Recently, a couple of specific MD twin groups, who did not meet Quintero’s criteria of TTTS, but had poor perinatal outcomes, were described, including selective Intrauterine Growth Restriction (sIUGR) [26,27], twin anemia polycythemia syndrome [28,29], and acute peripartum twin-twin transfusion syndrome [30,31]. We previously reported an unusual case of preterm MD twins who did not meet the criteria of the above three entities [32]. They suffered from circulatory collapse soon after birth and needed intensive treatment. Intraventricular hemorrhage and severe retinopathy of prematurity with retinal detachment in both twins occurred [32]. Among these non-TTTS MD twins, an increasing number of studies have shown a significant association between sIUGR and adverse perinatal outcomes [26,33,34], and cardiac complications were suggested as the cause of these adverse outcomes [27]. However, the postnatal cardiovascular adaptations of these patients have not been fully investigated, because most of the MD pregnancies researches were done by obstetrician, not neonatologists who were engaged in neonatal circulatory management.
We are interested in postnatal cardiac adaptations of MD twins and have attempted to assess cardiac function by using N-terminal pro- Brain Natriuretic Peptide (NT-proBNP) measurements in combination with other diagnostic modalities. NT-proBNP is a precursor of BNP, and is a convenient and objective diagnostic marker of cardiac dysfunction in neonates, as well as in adults and children [35,36]. Interestingly, an increase in serum NT-proBNP levels in the late stage of twin pregnancy was reported [37]. Preferably, NT-proBNP is derived from the fetus itself, and does not reflect transplacental exchange of maternal NT-proBNP [38]. Moriichi et al. showed that high BNP levels in the umbilical cord blood and amniotic fluid are a predictive factor for cardiac dysfunction and hypotension soon after birth in singleton neonates [39]. Therefore, we propose that NT-proBNP levels at birth would reflect intrauterine cardiac load and be a predictive marker for postnatal circulatory collapse in MD twins. Echocardiography is the most frequently used technique to evaluate cardiac function in high risk MD pregnancies, but the accuracy of assessment may depend on the examiner’s experience and the fetal position [40]. Therefore, we adopted serum NT-proBNP as a conventional biomarker of cardiac load in clinical practice in combination with echocardiography as a complementary method.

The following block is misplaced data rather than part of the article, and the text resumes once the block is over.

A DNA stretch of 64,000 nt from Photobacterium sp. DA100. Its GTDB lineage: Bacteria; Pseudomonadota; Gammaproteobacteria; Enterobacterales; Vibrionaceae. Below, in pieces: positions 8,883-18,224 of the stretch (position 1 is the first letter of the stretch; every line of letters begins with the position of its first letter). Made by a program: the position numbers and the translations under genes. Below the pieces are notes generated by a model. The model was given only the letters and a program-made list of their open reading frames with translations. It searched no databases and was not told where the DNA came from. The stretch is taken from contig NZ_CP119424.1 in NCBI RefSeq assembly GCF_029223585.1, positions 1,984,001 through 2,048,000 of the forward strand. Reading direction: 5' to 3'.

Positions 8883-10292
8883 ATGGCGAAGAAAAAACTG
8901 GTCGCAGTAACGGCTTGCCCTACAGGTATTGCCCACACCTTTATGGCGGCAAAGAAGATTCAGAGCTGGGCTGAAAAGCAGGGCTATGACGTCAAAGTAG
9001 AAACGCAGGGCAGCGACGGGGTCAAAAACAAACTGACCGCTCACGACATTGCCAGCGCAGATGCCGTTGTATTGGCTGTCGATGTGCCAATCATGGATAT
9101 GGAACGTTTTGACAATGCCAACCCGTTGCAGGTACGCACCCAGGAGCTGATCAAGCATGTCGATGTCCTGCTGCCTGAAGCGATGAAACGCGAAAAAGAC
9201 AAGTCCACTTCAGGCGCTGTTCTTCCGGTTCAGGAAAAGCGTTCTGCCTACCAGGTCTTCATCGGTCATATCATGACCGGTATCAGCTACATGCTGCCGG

Kobe Children’s Hospital is a tertiary center in Hyogo Prefecture and manages more than 100 complicated twin pregnancies per year. In this hospital, we have used NT-pro BNP as a neonatal cardiac biomarker for premature and complicated newborns for years. In addition, when we attempted brief literature review to identify articles relating cardiovascular adaptations in MD twins and NT-pro BNP, only a couple of literatures were found except ours [18,37,41]. In this narrative review, we briefly describe the postnatal circulatory status in MD twins based on our recent observations.